Happy Spooky Season folks! In honor of both Halloween and tonight’s episode of American Horror Story, as well as my newfound free time as a fourth year, I decided that I’m going to share my secrets for attaining Supreme status in medical school. Listed below are the Seven Wonders, seven acts so advanced, each pushes the boundaries of craft into art.

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Clerkship: Surgery

Ok so this is super behind since surgery was my first block but at least it’s getting done, ok? I just wanted to share with you some of my general tips for surviving your surgery clerkship! Because it was my first rotation, surgery really scared me. You always hear about how it’s the toughest, most demanding, non-fuzziest rotation. Well, what you hear is right… for the most part. It was also one of the most eye-opening and rewarding experiences that I have ever had. I even considered going into it for a good portion of this year (peds surgeon, anyone?). My point is: go into your clinical years with an open mind, you don’t know what awesome opportunities you’re going to miss out on if you already have a career in mind.

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Welcome Back

Well, it’s been almost a full calendar year since I’ve written anything on here – sorry!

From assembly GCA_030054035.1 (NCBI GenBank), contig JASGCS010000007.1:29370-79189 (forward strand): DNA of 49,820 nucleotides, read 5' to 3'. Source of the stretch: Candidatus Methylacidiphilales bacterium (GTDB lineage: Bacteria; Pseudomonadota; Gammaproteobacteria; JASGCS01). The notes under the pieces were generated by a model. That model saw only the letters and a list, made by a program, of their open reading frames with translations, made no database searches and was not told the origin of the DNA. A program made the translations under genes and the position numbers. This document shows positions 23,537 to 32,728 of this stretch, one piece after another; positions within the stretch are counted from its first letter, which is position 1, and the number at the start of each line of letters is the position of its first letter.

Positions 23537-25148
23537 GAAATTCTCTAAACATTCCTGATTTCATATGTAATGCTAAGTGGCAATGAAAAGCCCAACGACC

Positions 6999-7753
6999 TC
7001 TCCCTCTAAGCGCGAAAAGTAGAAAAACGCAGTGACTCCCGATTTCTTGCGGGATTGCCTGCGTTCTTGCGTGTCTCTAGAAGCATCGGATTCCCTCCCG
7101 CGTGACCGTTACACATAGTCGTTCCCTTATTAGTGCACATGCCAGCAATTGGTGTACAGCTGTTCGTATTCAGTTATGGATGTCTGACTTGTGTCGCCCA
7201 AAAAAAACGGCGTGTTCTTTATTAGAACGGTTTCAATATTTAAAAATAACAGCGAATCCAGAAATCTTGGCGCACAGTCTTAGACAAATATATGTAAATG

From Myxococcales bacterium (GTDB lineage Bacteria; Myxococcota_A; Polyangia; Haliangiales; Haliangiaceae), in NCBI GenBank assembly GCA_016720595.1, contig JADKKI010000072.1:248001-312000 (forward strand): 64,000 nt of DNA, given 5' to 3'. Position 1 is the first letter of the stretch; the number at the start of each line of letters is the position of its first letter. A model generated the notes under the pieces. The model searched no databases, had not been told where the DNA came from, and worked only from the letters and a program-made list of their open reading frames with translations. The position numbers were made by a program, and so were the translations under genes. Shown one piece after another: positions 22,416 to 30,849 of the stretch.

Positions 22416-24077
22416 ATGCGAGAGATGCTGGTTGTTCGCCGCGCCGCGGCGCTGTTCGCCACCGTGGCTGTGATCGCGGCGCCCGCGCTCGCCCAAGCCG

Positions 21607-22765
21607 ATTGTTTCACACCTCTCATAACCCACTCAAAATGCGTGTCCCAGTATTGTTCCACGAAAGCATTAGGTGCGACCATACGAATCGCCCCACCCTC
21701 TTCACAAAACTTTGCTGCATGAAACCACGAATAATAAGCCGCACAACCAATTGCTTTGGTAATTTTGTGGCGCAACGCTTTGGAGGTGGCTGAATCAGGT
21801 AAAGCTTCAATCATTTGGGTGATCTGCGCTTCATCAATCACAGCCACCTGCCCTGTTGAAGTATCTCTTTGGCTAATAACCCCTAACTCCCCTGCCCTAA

People weren’t kidding when they said blogging was hard (it’s even harder when you’re in medical school). Let me explain why I was away for so long.

I got busy

Not a great excuse I know, but when I’m busy,  my creative juices tend to turn off. It was the perfect storm of preparing for and taking Step 1 and then immediately throwing myself into my surgical rotation in August that prevented me from feeling energized to write. It was a whirlwind and I can’t believe I’m already finishing my third year of medical school.

Too much pressure

Honestly, I became a little disillusioned with the whole blogging thing. There has always been this sense of inadequacy in what I was doing, a little bit of caring too much about whether or not people were reading what I wrote. I became bored with trying to make every post really count. I realize now that it’s not super important to make each post a big dissertation. I became too nervous about living up to the whole “influencer” thing to say what was on my mind, even if it was stream of consciousness babbling.

I’m a perfectionist

Nothing was ever perfect enough. Not engaging enough, not exciting enough. I wanted to make sure I put out good advice. I didn’t always have the perfect picture to post. I didn’t feel like I was living up to my own expectations. Screw all of that. I just realized how much I missed writing.